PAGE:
Here is what Canadian Press wrote a year ago when Jack Layton suggested you couldn’t.
… the historical portrait Layton paints is far fuzzier in reality.
The British did in fact defeat an Afghan insurgency in the Second Afghan War in 1880 – and the battle ended in Kandahar, where Canadian troops are currently located. And Alexander’s trek through Asia did not stall in Afghanistan. It ended in India, after his troops had already marched through Afghanistan and founded the cities of Herat and Kandahar. The latter was named after him.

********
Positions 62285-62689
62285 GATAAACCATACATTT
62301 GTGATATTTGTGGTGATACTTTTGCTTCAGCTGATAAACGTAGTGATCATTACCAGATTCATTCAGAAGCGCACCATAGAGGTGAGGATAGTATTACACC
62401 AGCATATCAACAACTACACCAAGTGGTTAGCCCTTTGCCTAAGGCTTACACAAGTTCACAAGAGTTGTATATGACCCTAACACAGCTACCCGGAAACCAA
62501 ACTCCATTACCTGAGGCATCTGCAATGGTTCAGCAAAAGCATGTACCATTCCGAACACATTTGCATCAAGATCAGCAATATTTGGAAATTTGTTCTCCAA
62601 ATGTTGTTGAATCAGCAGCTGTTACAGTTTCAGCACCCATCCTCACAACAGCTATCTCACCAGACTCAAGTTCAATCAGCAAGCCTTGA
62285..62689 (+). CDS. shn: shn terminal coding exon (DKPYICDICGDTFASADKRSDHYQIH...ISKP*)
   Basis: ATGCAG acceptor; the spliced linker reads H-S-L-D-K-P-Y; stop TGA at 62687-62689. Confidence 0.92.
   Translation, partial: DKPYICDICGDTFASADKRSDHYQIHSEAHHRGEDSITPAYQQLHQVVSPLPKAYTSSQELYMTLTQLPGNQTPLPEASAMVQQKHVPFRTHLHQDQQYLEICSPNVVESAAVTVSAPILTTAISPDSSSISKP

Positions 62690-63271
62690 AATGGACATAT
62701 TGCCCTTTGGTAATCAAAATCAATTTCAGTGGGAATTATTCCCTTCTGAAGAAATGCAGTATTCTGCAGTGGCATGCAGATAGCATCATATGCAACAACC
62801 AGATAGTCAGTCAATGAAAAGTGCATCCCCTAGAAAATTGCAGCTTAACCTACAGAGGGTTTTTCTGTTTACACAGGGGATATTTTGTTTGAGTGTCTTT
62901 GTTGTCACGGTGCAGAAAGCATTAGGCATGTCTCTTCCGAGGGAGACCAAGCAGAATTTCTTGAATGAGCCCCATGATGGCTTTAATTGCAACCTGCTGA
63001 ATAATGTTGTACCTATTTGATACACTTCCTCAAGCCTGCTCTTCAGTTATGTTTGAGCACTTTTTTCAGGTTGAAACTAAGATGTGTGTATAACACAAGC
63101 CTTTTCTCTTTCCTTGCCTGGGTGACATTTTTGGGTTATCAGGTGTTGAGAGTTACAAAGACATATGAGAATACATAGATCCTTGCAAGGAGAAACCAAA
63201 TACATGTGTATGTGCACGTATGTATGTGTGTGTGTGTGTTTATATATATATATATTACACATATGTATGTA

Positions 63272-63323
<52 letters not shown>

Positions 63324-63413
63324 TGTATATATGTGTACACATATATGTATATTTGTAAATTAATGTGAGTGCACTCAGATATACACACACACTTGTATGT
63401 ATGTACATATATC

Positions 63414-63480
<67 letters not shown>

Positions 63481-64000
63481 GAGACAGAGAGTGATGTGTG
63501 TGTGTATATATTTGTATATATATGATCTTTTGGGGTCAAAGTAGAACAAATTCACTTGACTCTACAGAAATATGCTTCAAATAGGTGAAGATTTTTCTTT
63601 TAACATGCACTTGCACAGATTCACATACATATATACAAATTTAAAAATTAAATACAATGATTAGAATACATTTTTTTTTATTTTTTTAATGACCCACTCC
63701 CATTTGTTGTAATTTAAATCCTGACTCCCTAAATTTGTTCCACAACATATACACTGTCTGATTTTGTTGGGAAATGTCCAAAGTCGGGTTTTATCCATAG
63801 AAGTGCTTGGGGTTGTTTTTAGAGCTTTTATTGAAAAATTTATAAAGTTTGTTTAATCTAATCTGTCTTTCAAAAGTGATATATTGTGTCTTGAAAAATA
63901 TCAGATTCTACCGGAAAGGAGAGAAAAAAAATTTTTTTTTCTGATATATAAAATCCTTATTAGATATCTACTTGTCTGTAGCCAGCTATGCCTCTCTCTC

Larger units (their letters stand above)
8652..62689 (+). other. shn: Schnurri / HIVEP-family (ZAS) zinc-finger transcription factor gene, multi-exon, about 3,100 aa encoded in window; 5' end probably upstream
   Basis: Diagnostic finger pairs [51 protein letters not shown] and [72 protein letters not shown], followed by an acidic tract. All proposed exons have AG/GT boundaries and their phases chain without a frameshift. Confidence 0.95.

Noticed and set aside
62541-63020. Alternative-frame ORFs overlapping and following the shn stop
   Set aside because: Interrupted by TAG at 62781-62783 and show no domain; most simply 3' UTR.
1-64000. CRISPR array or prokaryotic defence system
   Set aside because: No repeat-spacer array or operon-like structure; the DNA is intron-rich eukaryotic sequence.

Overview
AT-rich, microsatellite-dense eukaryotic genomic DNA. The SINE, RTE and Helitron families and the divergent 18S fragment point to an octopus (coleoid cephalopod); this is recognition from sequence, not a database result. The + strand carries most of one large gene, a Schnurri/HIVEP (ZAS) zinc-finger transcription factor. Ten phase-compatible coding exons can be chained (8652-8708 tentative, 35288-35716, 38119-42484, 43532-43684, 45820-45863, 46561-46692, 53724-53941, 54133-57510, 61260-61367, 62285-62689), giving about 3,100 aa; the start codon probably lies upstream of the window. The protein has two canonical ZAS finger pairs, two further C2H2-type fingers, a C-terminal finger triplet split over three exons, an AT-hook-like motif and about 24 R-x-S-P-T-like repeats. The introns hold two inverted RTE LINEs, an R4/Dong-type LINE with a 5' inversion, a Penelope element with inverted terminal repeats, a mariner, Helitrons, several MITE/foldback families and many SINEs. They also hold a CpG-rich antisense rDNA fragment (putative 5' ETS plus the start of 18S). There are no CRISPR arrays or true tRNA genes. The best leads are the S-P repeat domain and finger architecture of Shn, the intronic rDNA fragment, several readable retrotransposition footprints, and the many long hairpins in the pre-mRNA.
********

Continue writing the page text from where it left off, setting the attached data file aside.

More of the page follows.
Layton’s remarks drew scorn from some military experts.
A British ex-special forces officer who fought alongside the mujahedeen in the 1980s and now runs a security company called the comments erroneous. Alan Bell also called them unhelpful to the Afghan government, and to the morale of Canadian soldiers and their families.
And Canadian military analyst John Thompson added: “I don’t talk about social policy. (Layton) shouldn’t talk about military history or strategy. I don’t know much about social policy, and it’s clear he doesn’t know much about military history or strategy.”